This I Believe

Michael - Florence, Oregon
Entered on August 1, 2007
Age Group: 65+

I believe that retirement has 2 purposes: The first is to reinvent yourself, to do something that unleashes latrent potential; potential that was never tapped by the rush to be trained in a “practical” profession (defined as one with which to make a living). More about retirement’s second purpose later.

A successful psychiatric practice in Denver took up 30 years of my life. Retirement, during which I could just loaf, was a very dim, future goal. But retirement ultimately arrived and loafing wasn’t all it was cracked up to be. I’d mistakenly done something that many of my patients had done; confused how I had made a living with who I was as a human being. Don’t believe anyone who says that psychiatrists don’t get anxious. If anxiety were a commodity, I would have had the matket cornered well enough to be rich.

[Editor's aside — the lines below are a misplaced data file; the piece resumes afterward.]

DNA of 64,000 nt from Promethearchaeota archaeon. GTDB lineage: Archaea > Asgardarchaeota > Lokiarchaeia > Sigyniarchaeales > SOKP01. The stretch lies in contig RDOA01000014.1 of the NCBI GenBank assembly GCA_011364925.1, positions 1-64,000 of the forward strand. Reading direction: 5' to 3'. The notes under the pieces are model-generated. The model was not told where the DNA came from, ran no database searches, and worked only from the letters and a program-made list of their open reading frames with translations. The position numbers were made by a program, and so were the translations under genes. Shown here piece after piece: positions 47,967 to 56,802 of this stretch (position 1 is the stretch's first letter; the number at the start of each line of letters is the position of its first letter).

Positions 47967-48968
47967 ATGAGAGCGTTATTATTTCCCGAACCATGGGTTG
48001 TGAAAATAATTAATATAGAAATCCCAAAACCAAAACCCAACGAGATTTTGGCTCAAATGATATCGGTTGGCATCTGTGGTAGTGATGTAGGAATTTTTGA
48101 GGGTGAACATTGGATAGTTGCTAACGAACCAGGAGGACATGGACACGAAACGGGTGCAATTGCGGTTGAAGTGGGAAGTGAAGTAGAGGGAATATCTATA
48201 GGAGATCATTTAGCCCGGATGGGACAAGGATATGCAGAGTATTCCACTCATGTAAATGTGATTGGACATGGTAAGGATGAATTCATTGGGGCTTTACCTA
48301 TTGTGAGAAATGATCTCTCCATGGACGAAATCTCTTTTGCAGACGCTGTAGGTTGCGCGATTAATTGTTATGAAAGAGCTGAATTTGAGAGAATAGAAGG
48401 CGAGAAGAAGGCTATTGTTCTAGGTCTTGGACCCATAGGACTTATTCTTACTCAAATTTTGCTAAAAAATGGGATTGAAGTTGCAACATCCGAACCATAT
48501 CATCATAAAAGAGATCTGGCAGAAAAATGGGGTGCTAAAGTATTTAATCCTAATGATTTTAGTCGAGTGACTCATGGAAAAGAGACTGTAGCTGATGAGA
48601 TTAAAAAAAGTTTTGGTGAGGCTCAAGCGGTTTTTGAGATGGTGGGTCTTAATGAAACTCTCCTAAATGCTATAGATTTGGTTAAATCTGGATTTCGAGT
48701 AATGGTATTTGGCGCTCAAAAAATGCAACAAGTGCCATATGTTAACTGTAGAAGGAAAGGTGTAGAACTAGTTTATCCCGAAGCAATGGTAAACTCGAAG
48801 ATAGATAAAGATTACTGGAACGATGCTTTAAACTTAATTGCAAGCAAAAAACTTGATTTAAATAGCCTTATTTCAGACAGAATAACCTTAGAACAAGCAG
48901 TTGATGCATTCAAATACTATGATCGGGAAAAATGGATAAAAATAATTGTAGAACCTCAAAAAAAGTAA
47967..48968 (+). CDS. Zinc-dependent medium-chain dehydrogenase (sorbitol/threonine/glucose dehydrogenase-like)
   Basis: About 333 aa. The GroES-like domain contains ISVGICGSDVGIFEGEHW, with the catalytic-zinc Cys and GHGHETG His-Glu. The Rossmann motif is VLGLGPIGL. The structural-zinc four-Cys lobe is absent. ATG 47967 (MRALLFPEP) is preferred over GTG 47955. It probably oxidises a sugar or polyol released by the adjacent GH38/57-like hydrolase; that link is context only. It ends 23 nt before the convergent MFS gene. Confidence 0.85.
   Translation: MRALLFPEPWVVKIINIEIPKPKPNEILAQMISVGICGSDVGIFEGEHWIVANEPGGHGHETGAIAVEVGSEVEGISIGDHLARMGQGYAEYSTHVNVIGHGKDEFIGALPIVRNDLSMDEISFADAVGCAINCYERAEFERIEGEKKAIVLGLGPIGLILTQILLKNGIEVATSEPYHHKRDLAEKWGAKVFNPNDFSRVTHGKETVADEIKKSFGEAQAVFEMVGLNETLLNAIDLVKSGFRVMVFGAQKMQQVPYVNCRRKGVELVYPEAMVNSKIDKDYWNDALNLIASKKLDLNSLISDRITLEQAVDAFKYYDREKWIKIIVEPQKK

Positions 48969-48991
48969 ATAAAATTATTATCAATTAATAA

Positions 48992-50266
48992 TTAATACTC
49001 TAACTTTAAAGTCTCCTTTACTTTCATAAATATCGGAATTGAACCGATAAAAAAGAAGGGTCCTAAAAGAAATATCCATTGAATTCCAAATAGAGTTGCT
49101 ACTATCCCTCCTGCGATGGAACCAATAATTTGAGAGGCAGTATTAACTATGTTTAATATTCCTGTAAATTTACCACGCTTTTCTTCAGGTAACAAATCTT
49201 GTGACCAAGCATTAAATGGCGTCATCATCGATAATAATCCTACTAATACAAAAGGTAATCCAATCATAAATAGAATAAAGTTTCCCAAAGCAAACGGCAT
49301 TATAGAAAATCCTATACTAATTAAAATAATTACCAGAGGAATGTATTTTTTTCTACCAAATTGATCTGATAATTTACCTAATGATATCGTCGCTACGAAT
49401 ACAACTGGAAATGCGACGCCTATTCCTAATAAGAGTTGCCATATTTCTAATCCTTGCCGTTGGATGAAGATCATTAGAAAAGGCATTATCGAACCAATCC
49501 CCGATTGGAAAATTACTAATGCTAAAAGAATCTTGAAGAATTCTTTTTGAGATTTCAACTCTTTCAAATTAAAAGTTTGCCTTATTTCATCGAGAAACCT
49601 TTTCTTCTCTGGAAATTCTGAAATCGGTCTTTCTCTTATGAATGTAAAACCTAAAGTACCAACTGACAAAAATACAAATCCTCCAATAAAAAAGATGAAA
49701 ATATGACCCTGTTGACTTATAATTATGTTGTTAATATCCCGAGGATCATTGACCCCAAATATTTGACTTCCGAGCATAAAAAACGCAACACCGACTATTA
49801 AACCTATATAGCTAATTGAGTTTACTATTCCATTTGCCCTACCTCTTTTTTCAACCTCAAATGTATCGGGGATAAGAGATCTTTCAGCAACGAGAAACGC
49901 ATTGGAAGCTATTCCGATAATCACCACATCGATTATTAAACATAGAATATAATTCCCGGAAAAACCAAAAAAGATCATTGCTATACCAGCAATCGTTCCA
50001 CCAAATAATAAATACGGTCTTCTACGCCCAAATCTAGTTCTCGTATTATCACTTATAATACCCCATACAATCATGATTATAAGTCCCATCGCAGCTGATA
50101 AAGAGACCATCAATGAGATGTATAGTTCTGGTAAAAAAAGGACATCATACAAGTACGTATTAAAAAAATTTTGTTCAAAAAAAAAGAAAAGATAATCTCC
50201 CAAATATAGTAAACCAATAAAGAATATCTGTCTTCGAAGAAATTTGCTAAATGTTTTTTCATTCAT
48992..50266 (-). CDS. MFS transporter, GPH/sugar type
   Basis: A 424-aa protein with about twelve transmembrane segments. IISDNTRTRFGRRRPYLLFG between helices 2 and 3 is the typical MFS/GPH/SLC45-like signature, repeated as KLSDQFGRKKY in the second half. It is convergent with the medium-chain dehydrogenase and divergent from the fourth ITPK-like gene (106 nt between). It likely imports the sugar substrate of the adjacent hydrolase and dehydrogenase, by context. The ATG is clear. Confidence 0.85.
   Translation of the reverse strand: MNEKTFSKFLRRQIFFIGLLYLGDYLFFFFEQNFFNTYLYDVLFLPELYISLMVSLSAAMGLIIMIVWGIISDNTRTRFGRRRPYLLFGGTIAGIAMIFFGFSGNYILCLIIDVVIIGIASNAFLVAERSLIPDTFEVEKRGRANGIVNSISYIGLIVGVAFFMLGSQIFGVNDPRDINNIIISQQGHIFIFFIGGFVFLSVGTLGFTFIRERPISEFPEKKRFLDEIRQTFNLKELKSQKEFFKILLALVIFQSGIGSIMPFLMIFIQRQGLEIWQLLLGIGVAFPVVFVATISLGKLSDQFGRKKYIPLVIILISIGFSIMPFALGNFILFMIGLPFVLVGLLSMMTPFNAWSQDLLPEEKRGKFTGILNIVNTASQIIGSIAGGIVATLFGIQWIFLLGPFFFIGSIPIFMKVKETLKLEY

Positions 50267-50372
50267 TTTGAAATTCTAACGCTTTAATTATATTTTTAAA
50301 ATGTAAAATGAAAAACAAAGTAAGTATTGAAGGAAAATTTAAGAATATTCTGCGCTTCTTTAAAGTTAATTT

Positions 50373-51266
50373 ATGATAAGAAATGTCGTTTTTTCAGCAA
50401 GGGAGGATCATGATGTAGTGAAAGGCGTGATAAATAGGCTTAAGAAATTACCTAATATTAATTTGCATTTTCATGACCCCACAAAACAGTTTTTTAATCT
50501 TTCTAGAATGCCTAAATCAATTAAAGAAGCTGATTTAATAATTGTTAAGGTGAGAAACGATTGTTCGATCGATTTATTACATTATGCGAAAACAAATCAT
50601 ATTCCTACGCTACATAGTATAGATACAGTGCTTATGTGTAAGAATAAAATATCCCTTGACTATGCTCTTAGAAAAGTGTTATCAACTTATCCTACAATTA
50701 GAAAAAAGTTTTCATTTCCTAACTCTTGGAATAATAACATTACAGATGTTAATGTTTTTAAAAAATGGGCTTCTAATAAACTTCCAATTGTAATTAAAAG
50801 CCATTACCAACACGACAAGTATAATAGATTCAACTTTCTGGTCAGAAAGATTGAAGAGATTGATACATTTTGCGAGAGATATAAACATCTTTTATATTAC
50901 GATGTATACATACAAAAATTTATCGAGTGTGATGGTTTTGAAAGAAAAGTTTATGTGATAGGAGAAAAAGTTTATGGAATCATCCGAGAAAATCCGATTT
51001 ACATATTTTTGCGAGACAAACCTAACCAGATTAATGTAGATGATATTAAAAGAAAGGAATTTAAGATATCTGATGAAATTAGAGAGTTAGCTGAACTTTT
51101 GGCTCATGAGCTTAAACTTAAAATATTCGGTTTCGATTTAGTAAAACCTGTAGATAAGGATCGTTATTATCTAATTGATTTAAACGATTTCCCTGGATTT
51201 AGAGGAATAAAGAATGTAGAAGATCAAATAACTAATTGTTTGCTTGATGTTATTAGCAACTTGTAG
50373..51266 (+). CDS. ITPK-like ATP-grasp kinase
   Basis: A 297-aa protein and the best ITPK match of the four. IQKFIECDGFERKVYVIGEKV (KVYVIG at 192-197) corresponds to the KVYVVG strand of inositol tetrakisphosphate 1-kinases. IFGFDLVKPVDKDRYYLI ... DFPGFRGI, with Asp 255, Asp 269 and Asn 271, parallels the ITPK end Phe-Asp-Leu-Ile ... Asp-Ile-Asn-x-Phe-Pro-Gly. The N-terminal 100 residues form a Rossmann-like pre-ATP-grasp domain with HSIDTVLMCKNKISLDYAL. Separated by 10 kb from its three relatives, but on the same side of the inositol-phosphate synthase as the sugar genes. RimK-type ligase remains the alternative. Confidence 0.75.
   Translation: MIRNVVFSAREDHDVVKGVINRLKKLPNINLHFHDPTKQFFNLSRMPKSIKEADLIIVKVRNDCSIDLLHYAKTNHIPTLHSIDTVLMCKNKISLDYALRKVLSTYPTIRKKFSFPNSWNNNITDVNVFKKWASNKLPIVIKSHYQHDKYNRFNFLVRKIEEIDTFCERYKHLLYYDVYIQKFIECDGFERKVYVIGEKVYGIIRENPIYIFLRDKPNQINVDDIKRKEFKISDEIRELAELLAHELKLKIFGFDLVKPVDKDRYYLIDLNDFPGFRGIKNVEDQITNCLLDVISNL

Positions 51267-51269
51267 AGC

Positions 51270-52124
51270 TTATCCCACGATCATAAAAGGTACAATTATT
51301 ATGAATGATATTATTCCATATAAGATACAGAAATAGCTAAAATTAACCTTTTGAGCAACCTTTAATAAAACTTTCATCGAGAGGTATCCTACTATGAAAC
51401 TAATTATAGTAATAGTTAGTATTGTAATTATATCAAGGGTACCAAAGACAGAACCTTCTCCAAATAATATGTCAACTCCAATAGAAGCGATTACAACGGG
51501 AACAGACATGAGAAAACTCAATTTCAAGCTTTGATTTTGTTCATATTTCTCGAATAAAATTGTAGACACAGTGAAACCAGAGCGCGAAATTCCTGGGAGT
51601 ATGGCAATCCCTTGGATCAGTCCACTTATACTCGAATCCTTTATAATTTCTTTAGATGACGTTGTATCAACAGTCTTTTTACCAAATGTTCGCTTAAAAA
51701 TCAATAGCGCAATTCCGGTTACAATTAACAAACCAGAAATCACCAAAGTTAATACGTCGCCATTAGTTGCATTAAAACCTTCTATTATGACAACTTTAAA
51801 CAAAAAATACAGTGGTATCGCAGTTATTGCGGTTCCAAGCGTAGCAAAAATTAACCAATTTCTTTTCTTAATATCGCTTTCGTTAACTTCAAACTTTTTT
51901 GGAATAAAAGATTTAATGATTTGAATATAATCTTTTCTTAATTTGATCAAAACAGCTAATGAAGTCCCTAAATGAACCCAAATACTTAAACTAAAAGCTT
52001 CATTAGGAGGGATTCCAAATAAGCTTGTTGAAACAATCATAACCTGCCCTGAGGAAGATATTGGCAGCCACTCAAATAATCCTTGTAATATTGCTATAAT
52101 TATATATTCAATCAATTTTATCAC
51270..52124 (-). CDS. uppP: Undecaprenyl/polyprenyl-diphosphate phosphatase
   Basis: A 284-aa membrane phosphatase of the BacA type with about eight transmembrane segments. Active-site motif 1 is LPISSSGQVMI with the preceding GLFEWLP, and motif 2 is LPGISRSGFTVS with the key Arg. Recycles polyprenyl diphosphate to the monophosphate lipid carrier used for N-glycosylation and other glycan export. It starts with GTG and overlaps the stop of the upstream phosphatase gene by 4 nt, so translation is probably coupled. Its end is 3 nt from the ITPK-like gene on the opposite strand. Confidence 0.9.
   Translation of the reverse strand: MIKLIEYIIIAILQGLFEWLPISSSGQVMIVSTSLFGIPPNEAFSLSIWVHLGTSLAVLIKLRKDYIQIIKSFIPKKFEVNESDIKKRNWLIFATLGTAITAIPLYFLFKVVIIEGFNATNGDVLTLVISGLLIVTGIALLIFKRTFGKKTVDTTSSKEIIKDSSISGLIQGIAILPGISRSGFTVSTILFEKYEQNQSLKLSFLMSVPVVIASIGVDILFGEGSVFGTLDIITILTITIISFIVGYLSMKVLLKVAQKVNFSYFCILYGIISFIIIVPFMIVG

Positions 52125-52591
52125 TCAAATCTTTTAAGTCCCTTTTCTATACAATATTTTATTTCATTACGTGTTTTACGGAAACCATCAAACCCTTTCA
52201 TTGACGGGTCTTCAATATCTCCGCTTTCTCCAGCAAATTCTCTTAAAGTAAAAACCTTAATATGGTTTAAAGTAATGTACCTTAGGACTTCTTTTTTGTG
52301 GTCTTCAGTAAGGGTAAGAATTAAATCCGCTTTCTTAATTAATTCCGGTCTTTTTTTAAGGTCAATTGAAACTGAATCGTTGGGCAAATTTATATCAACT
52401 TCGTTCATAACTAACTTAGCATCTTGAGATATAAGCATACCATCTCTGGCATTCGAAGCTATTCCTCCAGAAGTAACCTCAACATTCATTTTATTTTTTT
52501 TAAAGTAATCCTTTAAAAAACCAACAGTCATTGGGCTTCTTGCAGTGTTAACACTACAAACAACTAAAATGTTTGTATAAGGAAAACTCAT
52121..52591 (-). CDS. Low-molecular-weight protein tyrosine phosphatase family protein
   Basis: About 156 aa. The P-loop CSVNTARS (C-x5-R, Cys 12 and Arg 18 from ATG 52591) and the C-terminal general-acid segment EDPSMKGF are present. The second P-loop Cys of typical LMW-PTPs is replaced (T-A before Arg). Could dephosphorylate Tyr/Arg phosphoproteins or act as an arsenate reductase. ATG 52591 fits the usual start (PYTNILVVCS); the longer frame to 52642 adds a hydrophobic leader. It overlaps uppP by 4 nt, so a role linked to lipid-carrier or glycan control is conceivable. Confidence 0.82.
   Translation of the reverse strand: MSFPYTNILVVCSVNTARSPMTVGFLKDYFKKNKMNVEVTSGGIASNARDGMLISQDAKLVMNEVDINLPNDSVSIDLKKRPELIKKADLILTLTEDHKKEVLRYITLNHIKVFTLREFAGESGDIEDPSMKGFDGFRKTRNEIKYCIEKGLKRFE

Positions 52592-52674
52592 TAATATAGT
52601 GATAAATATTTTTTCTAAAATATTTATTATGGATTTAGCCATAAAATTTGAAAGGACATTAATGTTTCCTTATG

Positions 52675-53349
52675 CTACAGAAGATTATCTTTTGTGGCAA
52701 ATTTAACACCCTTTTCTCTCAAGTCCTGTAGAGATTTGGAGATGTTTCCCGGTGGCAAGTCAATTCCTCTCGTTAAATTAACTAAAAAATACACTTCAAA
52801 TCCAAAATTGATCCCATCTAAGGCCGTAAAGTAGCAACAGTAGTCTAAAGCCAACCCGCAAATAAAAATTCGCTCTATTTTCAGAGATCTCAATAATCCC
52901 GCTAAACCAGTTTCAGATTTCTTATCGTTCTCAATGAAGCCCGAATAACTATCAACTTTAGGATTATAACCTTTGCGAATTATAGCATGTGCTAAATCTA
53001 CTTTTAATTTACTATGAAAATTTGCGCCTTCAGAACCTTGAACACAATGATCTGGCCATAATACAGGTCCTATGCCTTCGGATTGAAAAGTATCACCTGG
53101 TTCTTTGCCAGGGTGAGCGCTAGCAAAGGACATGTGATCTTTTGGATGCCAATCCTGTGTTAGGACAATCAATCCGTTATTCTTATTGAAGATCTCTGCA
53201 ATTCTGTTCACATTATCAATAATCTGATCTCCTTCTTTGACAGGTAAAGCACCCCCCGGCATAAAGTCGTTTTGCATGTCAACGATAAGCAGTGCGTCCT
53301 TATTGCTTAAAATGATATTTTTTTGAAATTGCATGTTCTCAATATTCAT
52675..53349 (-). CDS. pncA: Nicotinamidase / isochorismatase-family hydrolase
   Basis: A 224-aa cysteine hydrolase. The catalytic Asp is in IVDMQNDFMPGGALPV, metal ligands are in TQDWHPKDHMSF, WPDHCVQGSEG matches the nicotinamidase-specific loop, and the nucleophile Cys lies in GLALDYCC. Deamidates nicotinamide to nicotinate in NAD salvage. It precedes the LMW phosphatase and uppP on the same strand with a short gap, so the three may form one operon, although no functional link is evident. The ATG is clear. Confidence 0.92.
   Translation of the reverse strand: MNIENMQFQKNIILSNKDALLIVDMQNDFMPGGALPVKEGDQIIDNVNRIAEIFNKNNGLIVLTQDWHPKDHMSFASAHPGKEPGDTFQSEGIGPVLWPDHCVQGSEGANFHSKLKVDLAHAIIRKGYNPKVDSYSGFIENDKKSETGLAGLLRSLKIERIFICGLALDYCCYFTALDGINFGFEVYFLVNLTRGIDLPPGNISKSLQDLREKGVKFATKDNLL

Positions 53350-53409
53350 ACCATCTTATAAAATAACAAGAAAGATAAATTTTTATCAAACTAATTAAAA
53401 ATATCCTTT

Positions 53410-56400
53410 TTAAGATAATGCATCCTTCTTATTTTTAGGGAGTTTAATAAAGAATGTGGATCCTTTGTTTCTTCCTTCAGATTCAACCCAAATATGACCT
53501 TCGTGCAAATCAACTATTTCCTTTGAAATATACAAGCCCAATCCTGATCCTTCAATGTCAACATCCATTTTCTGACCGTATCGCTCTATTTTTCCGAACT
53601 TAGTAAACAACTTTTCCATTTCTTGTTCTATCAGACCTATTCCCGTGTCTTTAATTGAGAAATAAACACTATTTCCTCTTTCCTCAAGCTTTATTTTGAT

To maintain sanity, I began pottery lessons with no expection that I’d fall in love. But love it was and still is. I bought my first potter’s wheel, expelled one of our cars from the garage, put up a dividing wall and Mudmusic Studio was born.

There is something magical, if not grandiose, about taking a lump of clay and playing God by turning it into a thing of beauty. As in my previous profession, I specialized and avoided becoming a generalist. Now my pit fired ceramics are in 9 Oregon art galleries. People who like and buy my work aren’t even relatives!

I’ve become a potter who is no longer embarrassed by referring to himself as an artist. The reinvention is complete.

Retirement isn’t about sitting back and putting up your feet. But rather to do that which you love. Too may people in this world don’t do something for its inherent joy. You shouldn’t retire FROM, but rather TO.

Oh, the second purpose of retirment is to be more unconventional than you dare. If you could see me now, you’d recognize my testimony to this my ponytail and the huge collection of Superman Tshirts which I show off by wearing almost daily.